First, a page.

Monday, 11 February, 2002, 17:01 GMT
US probes Afghan missile strike
US forces in Afghanistan are trying to determine who was killed when an American missile struck suspected al-Qaeda leaders in a remote mountainous area. US military officials say evidence has been recovered from the scene and DNA tests are being carried out.
The best intelligence is he [Bin Laden] is still alive, but where he is continues to be a question mark
US Senator Bob Graham
A missile fired from a pilotless CIA plane last Monday reportedly hit a group of senior al-Qaeda members near the Zhawar Kili caves in south-eastern Afghanistan.
A US official said the missile appeared to have killed a tall man who was "clearly someone who was senior", fuelling speculation that the victim could have been Osama Bin Laden, who is thought to be about 1.93 metres (6ft 4in) tall.
US television networks said evidence found at the scene could be compared with DNA samples provided by relatives of Bin Laden, who is suspected of masterminding the 11 September suicide attacks on New York and Washington.
However, Afghanistan's Deputy Border Affairs Minister, Mirza Ali, said the victims were in fact "hungry" villagers gathering scrap metal.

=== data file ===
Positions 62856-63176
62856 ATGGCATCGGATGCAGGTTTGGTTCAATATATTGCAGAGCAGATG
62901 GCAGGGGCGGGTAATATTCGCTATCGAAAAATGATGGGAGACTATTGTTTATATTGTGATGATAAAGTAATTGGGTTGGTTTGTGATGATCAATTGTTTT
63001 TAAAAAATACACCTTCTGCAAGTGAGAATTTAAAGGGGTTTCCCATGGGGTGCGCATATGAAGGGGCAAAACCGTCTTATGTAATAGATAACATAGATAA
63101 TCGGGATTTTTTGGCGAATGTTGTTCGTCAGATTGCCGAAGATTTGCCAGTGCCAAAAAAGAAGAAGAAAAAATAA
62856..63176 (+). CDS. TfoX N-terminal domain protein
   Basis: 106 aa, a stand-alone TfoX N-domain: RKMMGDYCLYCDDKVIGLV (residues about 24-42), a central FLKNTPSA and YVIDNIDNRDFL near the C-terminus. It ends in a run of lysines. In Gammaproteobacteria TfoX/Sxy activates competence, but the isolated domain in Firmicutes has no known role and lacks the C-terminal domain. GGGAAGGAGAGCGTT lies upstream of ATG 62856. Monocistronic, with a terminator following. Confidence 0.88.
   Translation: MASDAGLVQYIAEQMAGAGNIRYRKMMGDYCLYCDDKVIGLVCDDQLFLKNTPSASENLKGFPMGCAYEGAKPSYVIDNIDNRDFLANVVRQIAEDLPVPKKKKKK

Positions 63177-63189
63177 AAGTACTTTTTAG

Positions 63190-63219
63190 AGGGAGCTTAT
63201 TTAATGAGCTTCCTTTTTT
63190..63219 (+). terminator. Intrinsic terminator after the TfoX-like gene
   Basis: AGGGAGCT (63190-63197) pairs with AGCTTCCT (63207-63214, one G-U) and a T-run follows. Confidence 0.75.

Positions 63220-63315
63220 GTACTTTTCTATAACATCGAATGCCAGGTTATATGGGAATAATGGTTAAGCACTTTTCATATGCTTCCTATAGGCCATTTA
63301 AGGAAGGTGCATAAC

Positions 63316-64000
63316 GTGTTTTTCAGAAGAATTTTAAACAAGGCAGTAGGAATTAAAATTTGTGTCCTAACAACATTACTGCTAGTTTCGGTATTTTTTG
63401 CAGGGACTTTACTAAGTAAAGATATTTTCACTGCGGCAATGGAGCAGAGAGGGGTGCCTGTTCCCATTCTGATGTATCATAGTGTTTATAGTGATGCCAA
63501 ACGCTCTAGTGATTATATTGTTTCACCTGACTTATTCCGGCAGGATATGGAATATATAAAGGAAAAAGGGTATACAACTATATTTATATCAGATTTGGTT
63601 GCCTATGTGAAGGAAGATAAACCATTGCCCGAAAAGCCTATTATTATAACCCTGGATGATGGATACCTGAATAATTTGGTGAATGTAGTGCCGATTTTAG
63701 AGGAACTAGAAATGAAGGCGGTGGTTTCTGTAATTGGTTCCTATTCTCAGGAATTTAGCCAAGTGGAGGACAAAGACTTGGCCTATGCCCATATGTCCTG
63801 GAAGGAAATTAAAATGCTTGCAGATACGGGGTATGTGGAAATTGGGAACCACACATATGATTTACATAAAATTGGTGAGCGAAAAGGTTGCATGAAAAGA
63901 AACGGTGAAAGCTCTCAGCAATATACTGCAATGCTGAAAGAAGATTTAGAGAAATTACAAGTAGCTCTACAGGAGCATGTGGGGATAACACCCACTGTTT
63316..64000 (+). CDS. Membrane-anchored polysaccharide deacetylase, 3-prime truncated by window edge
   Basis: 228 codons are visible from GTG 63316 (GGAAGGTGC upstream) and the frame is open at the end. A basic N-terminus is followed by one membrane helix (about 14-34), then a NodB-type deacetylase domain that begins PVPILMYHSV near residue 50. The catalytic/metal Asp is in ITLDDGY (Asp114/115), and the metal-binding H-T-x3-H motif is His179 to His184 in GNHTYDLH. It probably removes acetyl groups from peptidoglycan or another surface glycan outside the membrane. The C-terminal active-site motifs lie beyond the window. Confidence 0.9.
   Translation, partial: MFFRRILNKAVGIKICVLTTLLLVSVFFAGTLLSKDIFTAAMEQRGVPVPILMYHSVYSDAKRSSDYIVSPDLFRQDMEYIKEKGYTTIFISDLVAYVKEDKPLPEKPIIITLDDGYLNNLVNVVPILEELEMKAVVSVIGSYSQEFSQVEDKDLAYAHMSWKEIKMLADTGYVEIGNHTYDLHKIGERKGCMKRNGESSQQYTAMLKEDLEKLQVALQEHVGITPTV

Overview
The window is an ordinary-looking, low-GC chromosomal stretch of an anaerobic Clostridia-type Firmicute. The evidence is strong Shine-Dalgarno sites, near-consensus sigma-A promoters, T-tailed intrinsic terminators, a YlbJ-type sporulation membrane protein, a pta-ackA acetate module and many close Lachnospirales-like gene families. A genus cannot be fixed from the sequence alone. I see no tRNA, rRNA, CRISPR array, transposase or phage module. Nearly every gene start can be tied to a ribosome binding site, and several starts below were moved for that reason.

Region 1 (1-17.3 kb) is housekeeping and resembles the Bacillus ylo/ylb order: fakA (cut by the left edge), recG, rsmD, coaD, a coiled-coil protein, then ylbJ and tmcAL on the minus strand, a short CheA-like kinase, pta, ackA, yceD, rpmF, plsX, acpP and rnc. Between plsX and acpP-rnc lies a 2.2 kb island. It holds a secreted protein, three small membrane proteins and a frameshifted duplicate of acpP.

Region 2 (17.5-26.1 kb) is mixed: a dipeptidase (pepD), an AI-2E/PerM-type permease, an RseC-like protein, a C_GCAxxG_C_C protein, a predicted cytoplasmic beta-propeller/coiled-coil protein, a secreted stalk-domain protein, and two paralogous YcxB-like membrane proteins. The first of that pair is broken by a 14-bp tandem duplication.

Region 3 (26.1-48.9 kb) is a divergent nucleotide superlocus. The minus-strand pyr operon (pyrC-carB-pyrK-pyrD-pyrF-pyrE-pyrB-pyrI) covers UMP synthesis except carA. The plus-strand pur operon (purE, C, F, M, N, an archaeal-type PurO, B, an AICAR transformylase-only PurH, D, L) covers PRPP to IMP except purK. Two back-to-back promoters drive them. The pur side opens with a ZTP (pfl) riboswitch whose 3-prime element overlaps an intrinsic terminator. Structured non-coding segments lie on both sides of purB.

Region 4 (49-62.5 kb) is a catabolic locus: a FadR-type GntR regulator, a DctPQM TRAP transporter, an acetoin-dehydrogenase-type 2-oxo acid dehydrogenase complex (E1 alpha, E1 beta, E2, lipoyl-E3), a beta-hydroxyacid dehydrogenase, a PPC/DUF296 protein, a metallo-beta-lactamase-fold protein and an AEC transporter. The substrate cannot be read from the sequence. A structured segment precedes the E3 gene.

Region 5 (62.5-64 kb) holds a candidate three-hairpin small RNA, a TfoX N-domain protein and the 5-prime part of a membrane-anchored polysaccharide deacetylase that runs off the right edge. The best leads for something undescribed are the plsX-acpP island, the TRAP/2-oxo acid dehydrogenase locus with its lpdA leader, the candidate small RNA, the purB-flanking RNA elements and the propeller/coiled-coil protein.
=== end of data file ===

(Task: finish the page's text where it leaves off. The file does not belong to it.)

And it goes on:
Unmanned spy planes can attack targets if instructed
"They were collecting metal - bits of exploded bomb - when they were attacked. As far as we know, and according to the locals, they were innocent," Mr Ali said.
The site is 15 kilometres (10 miles) from the Pakistan border.
About 50 US soldiers from the 101st Airborne Division had been working at the site of the strike, but have since left, army spokesman Major A C Roper said.
"The forces on the ground have found significant evidence that will be turned in for analysis," Mr Roper said.
Evidence at the site is made up primarily of bits of skin, bone or hair, US officials have said.
Monday's edition of the Washington Post quoted Zhawar Kili villagers as saying that the missile killed three Afghan civilians, including Mir Ahmad, a man known for his height.
The paper said US troops prevented its correspondent visiting the site of the missile strike and the nearby village of Gorboz.
Senior members of the US Senate Intelligence Committee said on Sunday that intelligence suggested Bin Laden was still alive.
"The best intelligence is he is still alive, but where he is continues to be a question mark," said Democrat Senator Bob Graham, the committee's chairman.